World Cup fever hits RAF Mildenhall

Air Force graphic/Staff Sgt. Austin May

Air Force graphic/Staff Sgt. Austin May

Yanks and Blokes alike have reason to be bummed this Monday morning after two very disappointing results for the U.S. and England over the weekend. The Americans blew a golden opportunity to advance to the quarterfinals for only the second time since 1930 and the English got trashed by their chief rival, the Germans.

The epicenter for the pain may be a U.S. base in England. Tech Sgt. Kevin Wallace, who is stationed at RAF Mildenhall, wrote this last week about what it’s like to live in England during the World Cup so we wanted to turn the floor to him. After Action always encourages reader submissions.  Enjoy.

In training missions and real-world operations, NATO allies work together seamlessly, executing their orders with unwavering precision.

Helping continue worldly freedom and stability is the fact that the Alliance persists to work as one team.

However, when it comes to sports, all bets are off – and there’s no finer example of this than the current banter being stirred up around the 2010 FIFA World Cup in South Africa.

From here in England, one doesn’t have to go far to see national pride smugly on display. In fact, every third British car is literally draped with English flags, and an equal amount of American pride is evident on several Royal Air Force bases in East Anglia.

“As a true England fan, and a serviceman who has worked alongside our American allies in Iraq, I was under no illusion that the game against USA was going to be tough,” said Flight Lieutenant Al Pluckrose, a physical education officer at RAF Honington. “My heart said England would win but my brain told me it would be a draw, and so it turned out.”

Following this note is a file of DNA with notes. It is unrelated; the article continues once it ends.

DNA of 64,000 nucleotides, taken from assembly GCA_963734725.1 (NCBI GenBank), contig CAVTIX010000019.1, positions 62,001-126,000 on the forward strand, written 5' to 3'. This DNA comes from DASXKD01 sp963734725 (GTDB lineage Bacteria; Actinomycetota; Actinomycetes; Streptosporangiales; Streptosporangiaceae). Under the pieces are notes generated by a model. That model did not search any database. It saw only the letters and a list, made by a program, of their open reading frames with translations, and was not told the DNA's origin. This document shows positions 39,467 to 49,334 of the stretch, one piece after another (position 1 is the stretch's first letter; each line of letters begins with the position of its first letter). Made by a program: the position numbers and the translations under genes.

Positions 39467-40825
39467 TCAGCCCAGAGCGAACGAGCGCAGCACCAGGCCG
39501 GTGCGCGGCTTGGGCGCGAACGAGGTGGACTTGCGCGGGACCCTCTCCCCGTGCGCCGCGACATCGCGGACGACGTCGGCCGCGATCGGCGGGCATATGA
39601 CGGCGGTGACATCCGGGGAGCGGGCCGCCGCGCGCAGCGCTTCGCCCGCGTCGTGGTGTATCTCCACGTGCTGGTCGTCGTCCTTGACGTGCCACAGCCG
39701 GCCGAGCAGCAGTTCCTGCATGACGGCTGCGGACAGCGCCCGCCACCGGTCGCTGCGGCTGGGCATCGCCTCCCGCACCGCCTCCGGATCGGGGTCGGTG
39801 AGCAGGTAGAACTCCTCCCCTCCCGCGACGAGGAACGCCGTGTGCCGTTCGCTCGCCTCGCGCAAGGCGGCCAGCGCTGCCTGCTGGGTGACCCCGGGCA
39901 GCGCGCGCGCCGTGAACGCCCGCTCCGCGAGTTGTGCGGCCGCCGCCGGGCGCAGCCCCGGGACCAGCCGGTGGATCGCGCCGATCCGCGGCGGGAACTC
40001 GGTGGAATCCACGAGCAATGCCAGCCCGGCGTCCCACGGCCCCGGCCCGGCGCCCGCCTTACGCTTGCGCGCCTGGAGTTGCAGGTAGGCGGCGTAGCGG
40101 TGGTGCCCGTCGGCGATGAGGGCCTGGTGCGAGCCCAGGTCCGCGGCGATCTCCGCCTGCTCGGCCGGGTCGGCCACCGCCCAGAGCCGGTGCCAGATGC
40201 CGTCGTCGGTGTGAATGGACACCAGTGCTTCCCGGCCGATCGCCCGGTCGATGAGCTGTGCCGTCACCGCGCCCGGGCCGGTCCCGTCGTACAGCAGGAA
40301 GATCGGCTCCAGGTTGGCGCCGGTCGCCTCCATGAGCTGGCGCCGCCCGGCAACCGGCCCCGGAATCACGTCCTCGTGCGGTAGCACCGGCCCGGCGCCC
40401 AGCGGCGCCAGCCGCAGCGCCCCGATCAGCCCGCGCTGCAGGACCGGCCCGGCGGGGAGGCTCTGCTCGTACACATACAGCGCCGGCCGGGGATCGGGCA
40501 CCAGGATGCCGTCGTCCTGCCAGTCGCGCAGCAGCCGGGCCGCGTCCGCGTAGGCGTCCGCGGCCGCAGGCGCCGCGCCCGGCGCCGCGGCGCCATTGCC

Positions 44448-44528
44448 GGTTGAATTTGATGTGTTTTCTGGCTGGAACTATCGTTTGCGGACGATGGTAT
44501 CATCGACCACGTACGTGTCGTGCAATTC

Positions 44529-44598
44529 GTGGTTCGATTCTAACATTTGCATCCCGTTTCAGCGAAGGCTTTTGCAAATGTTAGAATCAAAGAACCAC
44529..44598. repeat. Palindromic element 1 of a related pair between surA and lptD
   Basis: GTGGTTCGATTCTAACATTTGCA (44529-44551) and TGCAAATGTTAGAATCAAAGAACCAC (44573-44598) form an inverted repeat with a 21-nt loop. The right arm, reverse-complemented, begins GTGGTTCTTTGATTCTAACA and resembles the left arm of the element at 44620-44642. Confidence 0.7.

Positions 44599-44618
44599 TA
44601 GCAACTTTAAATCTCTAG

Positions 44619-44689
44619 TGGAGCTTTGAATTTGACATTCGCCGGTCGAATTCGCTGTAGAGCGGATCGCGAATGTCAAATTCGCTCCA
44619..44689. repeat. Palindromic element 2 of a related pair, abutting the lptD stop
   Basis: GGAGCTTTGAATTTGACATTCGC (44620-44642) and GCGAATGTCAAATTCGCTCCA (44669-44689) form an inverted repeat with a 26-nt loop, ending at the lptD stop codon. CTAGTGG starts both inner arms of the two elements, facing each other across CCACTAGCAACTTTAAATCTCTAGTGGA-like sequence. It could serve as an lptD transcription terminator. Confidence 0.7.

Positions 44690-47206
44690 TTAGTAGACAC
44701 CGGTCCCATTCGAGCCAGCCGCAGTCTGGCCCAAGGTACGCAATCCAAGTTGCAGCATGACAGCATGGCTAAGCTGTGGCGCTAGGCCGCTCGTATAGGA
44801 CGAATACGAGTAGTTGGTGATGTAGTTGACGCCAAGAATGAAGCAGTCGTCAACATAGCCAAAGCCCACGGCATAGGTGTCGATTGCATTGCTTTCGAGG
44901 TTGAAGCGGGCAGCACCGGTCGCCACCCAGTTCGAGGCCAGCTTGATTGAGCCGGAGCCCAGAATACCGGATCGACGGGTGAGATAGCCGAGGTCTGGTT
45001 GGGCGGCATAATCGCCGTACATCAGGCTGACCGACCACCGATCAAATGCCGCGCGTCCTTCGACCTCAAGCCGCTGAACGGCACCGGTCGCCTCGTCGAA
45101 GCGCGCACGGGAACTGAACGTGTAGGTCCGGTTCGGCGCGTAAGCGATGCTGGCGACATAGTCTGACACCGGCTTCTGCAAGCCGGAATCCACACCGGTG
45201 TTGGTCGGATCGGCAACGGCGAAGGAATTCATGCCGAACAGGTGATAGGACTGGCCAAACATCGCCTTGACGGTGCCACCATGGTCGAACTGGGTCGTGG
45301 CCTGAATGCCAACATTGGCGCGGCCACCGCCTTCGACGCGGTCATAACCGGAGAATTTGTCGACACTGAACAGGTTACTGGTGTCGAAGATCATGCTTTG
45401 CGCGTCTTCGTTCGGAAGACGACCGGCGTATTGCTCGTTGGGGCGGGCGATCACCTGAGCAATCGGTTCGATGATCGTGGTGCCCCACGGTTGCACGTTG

When considering that the majority of the US team plays in Europe for top quality teams, and USA beat Spain in the Confederations Cup last year, a draw is really not that surprising and certainly not a bad result, said Flight Lieutenant Pluckrose.

“I thank the USA for warming us up for the Tournament and from now on you will see the real England as we defeat Algeria and Slovenia and charge onwards to glory!” he added.

Contrasting the flight lieutenant’s view, one German-American currently stationed in the land of bratwurst and beer, sees Team USA as being a likely winner. Even so, he glorified the German team but volleyed the imminent win to whoever wants it most.

“The best team should win,” said Master Sgt. Steven Bauch, 1st Combat Communications Squadron operations and readiness chief, Ramstein Air Base, Germany. “I hope the World Cup can serve as a bridge between nations and continents [because]I love the competition and rivalry between the nations.”

The master sergeant wasn’t the only German tooting his ‘vuvuzela,’ a controversially loud African instrument, and lauding his nation’s coming triumph. Over at a NATO Headquarters, a German spokesman came out of his goal to clearly cut down the angle of opposing teams’ attacks.

“The first match for [our]national team was quite a surprise to many in Germany as they played very well. The odds had not been too good, because some players – believed to be the team’s mainstays – could not travel to South Africa after they got injured during the football season,” said Manfred Reudenbach from Headquarters Allied Air Command Ramstein.

Mr. Reudenbach then went on to dribble his own attacks forward, citing how Germany recently scored four goals against Australia, calling the Aussies “socceroos,” and adding testament to the ongoing repartee between these friendly nations.